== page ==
American and Russian teams will start another round of talks as early as today on a new nuclear-arms-reduction pact to replace the expiring Strategic Arms Reduction Treaty. Problem is Russia isn't meeting its obligations on some old arms-control agreements.
It's no small matter -- but the question is: Will the Obama administration make an issue of it?
Some analysts fear that, with President Obama keen for a nuke-free world, US negotiators might be willing to look the other way to reach an accord with Russia, despite a record of non-compliance with existing arms-control agreements.
So what are the Russkies scamming on?
Tactical nuclear weapons: President George Bush (41) and his Soviet/Russian counterparts, Mikhail Gorbachev and Boris Yeltsin, adopted the Presidential Nuclear Initiatives (PNI) to dramatically reduce tactical nuke arsenals.
Earlier this year, a congressional panel, the Strategic Posture Commission, reported that Russia is "no longer in compliance with its PNI commitments" -- leaving Moscow with what some say could be a 10:1 advantage in "battlefield" nukes.
Nuke testing: America, Russia and others have undertaken an informal moratorium on nuclear-weapons tests based on the 1996 Comprehensive Test Ban Treaty, which President Bill Clinton signed but the Senate never ratified.
But an SPC member warned recently that Russian "nuclear labs have been growing, their budgets have been increasing and they continue an active underground test program at Novaya Zemlya, which includes the release of low levels of nuclear energy."
This conflicts with America's no-bang, "zero-yield" standard and suggests Moscow is doing some low-yield testing that could lead to new weapons' development. (Russian doctrine puts a premium on fighting battlefield nuclear war.)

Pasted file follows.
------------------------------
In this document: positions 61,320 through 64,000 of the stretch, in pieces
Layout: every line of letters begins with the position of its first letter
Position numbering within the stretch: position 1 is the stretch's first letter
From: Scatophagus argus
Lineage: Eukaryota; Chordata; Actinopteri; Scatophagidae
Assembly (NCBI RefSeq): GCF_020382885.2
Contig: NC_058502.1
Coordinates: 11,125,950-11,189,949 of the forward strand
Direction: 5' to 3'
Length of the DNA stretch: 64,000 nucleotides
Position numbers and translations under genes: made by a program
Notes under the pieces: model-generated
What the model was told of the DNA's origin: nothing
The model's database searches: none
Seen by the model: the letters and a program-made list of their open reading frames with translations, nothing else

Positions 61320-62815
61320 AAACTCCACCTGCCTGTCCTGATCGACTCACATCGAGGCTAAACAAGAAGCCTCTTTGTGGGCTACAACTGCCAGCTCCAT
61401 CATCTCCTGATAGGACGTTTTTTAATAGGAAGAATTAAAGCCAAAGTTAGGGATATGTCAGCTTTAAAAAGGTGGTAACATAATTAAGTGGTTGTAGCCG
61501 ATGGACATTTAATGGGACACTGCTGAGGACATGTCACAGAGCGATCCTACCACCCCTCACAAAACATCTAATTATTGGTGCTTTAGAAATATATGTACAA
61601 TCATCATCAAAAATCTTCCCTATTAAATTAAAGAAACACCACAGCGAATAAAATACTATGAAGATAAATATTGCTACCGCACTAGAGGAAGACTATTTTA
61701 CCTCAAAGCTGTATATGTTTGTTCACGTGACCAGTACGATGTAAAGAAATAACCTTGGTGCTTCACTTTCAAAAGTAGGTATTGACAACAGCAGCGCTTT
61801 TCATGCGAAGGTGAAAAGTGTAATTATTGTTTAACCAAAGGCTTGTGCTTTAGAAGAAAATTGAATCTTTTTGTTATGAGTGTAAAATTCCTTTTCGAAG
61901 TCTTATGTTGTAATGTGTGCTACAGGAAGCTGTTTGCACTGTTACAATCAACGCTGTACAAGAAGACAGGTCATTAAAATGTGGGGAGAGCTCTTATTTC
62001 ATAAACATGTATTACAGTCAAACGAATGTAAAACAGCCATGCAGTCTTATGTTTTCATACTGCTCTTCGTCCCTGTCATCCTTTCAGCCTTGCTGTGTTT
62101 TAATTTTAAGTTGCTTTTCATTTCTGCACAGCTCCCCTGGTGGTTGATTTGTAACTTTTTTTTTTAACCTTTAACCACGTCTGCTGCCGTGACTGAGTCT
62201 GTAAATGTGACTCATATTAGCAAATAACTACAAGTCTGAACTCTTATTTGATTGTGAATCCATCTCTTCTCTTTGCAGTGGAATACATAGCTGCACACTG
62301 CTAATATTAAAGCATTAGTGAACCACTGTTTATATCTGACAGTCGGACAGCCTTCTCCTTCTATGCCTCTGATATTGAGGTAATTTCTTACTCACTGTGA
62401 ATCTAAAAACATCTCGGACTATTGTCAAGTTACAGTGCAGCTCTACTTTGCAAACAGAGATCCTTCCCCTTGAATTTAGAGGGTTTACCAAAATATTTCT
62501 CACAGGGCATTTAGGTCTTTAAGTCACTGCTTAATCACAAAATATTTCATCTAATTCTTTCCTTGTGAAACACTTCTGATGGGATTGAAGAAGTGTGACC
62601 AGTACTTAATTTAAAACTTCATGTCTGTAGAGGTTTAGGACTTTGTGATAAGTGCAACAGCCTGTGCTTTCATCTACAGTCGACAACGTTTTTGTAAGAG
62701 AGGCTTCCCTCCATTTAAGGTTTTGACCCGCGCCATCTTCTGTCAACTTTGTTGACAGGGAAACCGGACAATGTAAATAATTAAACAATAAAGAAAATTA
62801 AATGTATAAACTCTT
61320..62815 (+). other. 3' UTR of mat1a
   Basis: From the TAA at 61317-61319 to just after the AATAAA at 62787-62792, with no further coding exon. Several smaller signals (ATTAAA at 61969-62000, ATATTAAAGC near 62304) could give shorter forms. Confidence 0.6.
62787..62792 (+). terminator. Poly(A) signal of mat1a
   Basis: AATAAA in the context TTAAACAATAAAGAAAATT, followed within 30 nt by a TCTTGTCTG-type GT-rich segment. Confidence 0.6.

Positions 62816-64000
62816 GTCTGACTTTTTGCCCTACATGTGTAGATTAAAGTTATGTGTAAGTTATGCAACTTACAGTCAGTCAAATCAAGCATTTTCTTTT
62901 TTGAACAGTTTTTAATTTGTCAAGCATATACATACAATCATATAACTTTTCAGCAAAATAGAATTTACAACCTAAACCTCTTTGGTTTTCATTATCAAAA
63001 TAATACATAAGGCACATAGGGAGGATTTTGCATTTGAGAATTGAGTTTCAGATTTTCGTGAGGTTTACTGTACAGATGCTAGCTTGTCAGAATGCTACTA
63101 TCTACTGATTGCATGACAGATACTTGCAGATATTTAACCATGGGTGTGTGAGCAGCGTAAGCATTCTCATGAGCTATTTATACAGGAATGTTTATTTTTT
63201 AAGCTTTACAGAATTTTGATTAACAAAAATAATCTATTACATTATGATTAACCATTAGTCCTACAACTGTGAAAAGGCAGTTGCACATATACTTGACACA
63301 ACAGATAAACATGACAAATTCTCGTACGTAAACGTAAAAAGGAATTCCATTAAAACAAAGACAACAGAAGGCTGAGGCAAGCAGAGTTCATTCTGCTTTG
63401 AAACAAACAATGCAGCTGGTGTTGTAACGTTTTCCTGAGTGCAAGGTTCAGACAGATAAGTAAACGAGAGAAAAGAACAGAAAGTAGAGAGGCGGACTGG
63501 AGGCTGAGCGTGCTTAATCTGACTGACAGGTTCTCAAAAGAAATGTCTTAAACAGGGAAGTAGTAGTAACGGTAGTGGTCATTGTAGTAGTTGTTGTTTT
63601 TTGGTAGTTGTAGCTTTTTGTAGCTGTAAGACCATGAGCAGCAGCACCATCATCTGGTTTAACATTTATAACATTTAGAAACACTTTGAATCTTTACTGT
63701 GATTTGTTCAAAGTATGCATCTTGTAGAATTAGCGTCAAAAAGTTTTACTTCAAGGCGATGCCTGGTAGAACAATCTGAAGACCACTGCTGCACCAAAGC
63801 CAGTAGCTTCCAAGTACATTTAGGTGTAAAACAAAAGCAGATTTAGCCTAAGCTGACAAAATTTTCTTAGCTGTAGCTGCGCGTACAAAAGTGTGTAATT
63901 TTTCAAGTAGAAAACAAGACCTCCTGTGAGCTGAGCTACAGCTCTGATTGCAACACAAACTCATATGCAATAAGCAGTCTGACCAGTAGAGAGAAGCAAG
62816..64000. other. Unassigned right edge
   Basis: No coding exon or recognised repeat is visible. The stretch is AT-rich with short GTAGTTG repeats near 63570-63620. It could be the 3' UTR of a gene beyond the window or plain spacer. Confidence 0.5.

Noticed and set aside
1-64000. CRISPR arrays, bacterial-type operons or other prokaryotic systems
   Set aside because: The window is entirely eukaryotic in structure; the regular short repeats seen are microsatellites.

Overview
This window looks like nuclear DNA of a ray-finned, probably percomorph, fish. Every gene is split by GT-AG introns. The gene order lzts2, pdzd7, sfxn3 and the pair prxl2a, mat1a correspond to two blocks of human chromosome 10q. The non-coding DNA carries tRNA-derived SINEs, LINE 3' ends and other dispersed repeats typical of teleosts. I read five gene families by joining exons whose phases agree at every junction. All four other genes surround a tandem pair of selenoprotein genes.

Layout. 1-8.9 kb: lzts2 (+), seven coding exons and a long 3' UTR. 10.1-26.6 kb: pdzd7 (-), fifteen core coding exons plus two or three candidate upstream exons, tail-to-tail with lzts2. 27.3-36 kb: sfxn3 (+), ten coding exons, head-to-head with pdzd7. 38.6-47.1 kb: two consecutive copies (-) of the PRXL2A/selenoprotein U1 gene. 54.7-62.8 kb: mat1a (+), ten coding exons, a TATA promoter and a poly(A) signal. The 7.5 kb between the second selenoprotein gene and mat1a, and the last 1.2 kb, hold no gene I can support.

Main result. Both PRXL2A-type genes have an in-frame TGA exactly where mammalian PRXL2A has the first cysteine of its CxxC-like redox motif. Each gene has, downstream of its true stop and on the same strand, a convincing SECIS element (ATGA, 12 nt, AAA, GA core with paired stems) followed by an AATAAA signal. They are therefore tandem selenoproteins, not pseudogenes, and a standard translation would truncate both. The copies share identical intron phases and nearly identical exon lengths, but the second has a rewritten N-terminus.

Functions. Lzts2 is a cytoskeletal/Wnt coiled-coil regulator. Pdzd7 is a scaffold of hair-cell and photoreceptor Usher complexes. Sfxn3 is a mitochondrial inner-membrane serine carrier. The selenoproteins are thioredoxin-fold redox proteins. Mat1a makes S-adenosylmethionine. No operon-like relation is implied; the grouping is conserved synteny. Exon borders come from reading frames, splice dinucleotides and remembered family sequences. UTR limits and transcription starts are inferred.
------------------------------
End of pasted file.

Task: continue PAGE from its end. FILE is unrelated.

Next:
Strategic arms: Even as it negotiates a new START treaty, the Kremlin is fudging on the existing one. A 2005 State Department report points to multiple Russian violations, including restrictions on inspections of its intercontinental ballistic missiles and warheads.
There's more: One expert recently noted Russia is testing its SS-27 ICBM with multiple warheads. But START identifies the SS-27 as a single-warhead missile -- and permits testing/deployment only in that configuration.
Proliferation: Others say Russia has been cutting corners on accepted non-proliferation standards -- notably, by helping Iran and North Korea develop ballistic missiles and nuclear know-how. This is no small matter, considering the threat to America.
Indeed, the director of national intelligence sent a letter to the State Department in March 2007, stating: "We assess that individual Russian entities continue to provide assistance to Iran's ballistic-missile programs" -- which implies either Kremlin involvement in, knowledge of, or failure to intervene into these activities.
Some analysts also think North Korea got Russian help in the form of key components for its April long-range-missile test. Others see Moscow's aid to the Iranian nuclear program going beyond the reactor it's building at Bushehr.
Adding to fears Obama's negotiators won't bring up these issues in the Vienna talks is the tentative deal he struck with Russian president Dmitry Medvedev on dual-use strategic-delivery systems this summer, drastically cutting US subs and bombers that have conventional military roles, too. They may also throw Iran-focused, Europe-based US missile defense, which the Russkies hate, under the bus in order close a deal.
Successful arms control depends on actually controlling weapons in ways that serve US national-security interests, not by merely inking new pacts for the sake of concluding a deal that sounds good.
Before we rush into signing onto any more arms-control treaties, we need to get to the bottom of Russia's non-compliance with existing arms-control and non-proliferation promises.
If we don't, the Russians will have little if any incentive to correctly implement any new treaty -- and every reason to find clever ways to cheat, as it looks like they're doing now, further jeopardizing our national security.
Peter Brookes is senior fellow for National Security Affairs in the Davis Institute at The Heritage Foundation.
First Appeared in the New York Post